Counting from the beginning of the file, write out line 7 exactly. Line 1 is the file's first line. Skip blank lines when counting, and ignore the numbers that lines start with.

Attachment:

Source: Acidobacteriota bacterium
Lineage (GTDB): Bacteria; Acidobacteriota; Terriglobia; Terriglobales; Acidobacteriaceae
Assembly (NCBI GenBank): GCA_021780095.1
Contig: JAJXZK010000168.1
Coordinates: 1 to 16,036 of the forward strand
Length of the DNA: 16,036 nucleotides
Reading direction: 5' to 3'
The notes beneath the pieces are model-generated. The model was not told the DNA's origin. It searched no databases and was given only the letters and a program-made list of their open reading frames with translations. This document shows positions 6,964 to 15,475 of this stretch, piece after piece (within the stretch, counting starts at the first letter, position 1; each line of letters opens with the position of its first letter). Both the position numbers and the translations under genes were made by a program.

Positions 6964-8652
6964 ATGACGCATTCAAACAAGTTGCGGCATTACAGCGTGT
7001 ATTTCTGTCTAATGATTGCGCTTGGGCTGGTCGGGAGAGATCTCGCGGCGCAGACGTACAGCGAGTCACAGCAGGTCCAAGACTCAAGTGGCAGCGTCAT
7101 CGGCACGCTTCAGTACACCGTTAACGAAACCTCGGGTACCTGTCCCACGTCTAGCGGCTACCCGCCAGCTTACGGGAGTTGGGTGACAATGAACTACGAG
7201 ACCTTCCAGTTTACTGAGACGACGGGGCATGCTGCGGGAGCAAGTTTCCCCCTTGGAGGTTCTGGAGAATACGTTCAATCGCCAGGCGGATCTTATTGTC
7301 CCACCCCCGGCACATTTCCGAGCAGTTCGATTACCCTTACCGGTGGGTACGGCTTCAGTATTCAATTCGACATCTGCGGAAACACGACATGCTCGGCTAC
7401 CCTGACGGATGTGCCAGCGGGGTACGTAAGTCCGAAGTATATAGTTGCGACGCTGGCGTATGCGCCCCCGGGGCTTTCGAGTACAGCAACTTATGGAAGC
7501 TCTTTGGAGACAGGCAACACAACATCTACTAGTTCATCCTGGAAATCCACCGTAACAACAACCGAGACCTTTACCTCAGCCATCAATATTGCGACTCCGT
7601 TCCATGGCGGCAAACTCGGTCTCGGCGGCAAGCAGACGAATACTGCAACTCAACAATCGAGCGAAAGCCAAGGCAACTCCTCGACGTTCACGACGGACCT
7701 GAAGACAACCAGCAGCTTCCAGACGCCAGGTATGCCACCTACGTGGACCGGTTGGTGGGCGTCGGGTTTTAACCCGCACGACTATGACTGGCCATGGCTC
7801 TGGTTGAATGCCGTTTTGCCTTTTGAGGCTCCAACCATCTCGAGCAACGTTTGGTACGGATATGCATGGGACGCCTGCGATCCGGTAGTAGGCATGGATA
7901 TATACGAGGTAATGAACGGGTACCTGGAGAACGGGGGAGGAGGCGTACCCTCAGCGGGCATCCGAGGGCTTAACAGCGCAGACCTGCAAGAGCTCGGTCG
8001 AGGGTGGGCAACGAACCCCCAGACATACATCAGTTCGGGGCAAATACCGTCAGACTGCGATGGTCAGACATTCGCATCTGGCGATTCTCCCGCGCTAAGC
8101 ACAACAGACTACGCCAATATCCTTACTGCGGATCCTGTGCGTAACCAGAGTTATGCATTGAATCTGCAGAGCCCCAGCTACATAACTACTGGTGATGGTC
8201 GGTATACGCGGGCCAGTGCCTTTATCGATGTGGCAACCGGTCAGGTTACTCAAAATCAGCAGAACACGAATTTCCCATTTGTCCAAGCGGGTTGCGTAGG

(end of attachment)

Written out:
Reading direction: 5' to 3'